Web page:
"Oh," she sighs, "I wish I could have seen him. He's probably in another part of the building now, watching people."
Her attention returns back to the action across the street, where an ambulance arrives to take the epileptic to Parkland Hospital. Although Arnold continues to scan the upper floors of the Depository every thirty seconds or so, hoping to catch another glimpse of the man he assumes is a Secret Service agent so that he can point him out to his wife, he
doesn't see the rifleman again. Nor, to his later regret, does he bother to mention what he saw to a nearby police officer.156

12:15 p.m. (Williams arrives on the 5th Floor)
Bonnie Ray Williams steps off the elevator onto the fifth floor of the Depository. He discovers Harold Norman and James "Junior" Jarman there.157 With seven big doublewindows
across the Elm Street face of the building, there's plenty of room for the three of them to watch the motorcade. Harold squats at the window in the southeast corner, and Bonnie Ray joins him there, taking the second window of the pair. Junior kneels at the second double-window, leaning over the low sill. If they lean out far enough, they can talk to each other outside. The view is terrific, since from their perch they can see south to the corner of Houston and Main and beyond, as well as all the way west down the curving sweep of Elm to the Triple Underpass, with nothing in their line of sight but the thick foliage clustered on the branches of an oak tree158 nearly right below them along the north side of Elm. Except for that oak, they will get a pretty good view of the motorcade from Four Days in November the moment it turns off Main Street until it disappears into the shadow of the underpass
leading to the Stemmons Freeway. 159

12:22 p.m. (Motorcade reaches Main)
Deputy Chief Lumpkin turns the pilot car right off Harwood onto Main Street and gets his first good look at the crowds awaiting the motorcade. "Crowd on Main Street's in real good shape," he tells Chief Curry over the police radio. "They've got 'em back off on the curb."
"Good shape," Curry says, barely audible over the shrieks and screams of the cheering crowds. "We're just about to cross Live Oak."
"Ten-four," Lumpkin replies.163

12:23 p.m. (Brennan takes position)
Howard Brennan's hunch was right-he does indeed find a great spot, at the corner of Houston and Elm, right across the street from the Book Depository. He even has a seat, a low, ornamental wall curving around the end of the long reflecting pool-or "lagoon," as Dallas folk call it-along the west side of Houston Street. His aluminum hardhat shields his head from the sun, and he reckons he will have, in a couple of minutes, a good view of the First Family. His eyes rove over the swelling crowd. There's quite a bunch on the steps of the Depository Building across the street, and more people turning up every moment. If the crowd gets too thick he can always stand up on top of the low wall to see well over their heads. He notices quite a few people in the windows of the Texas School Book Depository, in particular three black men on the fifth floor near the southeasternmost side of the building, leaning way out of their windows to chatter to each other, and a fellow just above them on the sixth floor, who for a moment sits sideways on the low windowsill.171 It strikes Brennan as odd that this guy is alone, while almost everyone else is with someone. The man in the sixth-floor window seems to be in his own little world, unsmiling, calm, with no trace of excitement. Brennan, who is farsighted, has especially good vision at a distance, and sees him very clearly.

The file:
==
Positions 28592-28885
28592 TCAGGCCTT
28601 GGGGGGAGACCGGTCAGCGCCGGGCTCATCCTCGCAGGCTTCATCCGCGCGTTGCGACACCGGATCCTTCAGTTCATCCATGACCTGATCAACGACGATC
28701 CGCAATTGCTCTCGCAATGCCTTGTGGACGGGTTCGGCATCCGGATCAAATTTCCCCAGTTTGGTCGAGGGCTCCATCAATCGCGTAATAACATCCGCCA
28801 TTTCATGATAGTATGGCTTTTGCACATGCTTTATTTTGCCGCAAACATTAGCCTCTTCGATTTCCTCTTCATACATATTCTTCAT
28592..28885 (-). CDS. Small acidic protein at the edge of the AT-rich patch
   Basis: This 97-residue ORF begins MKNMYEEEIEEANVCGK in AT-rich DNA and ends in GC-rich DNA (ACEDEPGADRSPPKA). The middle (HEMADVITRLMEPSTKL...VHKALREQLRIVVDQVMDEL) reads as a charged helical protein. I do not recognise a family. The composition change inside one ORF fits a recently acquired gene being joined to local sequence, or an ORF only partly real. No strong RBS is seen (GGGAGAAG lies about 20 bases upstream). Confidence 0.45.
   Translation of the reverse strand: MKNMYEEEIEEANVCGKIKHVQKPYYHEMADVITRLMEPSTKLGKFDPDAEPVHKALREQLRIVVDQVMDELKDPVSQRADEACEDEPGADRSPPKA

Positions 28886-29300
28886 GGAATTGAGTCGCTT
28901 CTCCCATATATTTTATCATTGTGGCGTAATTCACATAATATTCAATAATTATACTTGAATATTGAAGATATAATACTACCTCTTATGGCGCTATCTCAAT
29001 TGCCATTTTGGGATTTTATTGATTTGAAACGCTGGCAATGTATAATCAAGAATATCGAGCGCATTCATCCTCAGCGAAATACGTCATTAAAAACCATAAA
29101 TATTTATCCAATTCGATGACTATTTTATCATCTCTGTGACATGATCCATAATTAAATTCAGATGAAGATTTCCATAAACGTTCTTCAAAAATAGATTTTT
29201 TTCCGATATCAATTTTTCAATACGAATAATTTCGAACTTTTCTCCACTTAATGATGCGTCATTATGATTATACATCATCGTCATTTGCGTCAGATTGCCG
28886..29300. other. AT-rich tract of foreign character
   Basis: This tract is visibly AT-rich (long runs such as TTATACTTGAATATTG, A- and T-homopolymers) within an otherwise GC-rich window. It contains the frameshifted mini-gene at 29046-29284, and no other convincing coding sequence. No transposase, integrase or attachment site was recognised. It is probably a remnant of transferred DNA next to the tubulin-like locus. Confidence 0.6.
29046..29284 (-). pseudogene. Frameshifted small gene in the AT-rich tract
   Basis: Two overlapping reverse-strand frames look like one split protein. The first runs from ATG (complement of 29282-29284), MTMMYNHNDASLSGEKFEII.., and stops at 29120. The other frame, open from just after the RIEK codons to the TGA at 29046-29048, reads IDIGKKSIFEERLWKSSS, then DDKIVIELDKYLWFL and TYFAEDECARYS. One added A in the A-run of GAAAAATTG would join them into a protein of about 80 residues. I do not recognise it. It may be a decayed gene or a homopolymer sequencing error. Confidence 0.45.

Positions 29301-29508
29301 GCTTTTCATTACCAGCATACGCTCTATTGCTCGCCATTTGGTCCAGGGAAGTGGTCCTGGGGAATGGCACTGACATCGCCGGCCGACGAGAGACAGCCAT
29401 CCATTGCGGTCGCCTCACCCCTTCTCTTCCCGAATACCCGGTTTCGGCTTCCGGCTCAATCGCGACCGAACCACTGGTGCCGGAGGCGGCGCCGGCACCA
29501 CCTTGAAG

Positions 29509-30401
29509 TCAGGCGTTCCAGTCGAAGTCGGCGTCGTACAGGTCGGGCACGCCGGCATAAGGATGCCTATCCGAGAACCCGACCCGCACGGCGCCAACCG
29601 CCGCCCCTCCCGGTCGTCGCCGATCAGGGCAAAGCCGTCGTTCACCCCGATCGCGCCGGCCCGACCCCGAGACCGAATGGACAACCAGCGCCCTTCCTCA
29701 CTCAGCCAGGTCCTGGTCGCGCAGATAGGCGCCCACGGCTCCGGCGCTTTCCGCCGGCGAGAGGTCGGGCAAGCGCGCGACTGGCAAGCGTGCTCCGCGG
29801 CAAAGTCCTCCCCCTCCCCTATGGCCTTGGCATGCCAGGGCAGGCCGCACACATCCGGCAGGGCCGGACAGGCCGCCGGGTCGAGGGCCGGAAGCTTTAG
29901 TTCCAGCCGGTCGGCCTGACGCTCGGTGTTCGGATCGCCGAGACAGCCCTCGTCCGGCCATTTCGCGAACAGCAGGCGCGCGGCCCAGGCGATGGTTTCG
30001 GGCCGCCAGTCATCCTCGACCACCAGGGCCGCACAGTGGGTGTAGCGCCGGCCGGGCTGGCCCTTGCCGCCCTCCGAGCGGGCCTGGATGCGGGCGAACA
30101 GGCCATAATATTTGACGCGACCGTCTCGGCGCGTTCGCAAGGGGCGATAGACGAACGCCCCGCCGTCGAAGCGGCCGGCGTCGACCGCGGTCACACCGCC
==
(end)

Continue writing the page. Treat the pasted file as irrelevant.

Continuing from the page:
12.28 p.m (Fisher and Edwards see man in 6th floor window)
On the southwest corner of Elm and Houston, directly across the street from the Book Depository, Ronald Fischer, a young auditor for Dallas County, and Bob Edwards, a utility clerk from the same office, wait at the curb for the motorcade. Edwards notices a white man, on the thin side, among the boxes at the sixth-floor southeast corner window of the Depository Building. "Hey, look at that guy in the window," Edwards says, poking Fischer. "He looks like he's uncomfortable."178 He does look uncomfortable, Fischer thinks, when he spots the man in the window, a slender man with brown hair in his early twenties, casually dressed. Oddly enough, even though the motorcade is likely to appear at any moment now, this guy isn't watching out for it. Instead of looking south toward the corner of Main and Houston like most of the crowd, he's staring west toward the Triple Underpass, or maybe even beyond to the Trinity River. He is curiously still too, not moving his head or anything else. He appears to be kneeling or sitting on something, literally boxed in by the high wall of boxes behind him.
Edwards laughs, wondering who the guy is hiding from. Fischer goes on watching him for a while, but never sees a movement. The man seems "transfixed." It's very strange.179


12:15 p.m. (Williams arrives on the 5th Floor)

It's possible that BRW did take the west elevator to the fifth floor...BUT..He did NOT remain on the fifth floor....There is mountains of testimony in which Williams himself testifies that he was on the SIXTH floor at 12:15.... What a pathetic legacy for Bugliosi.....    A blatant lie....

Bonnie Ray Williams steps off the elevator onto the fifth floor of the Depository. He discovers Harold Norman and James "Junior" Jarman there.157

James Jarman testified that he and Norman arrived on the fifth floor at about 12:28.....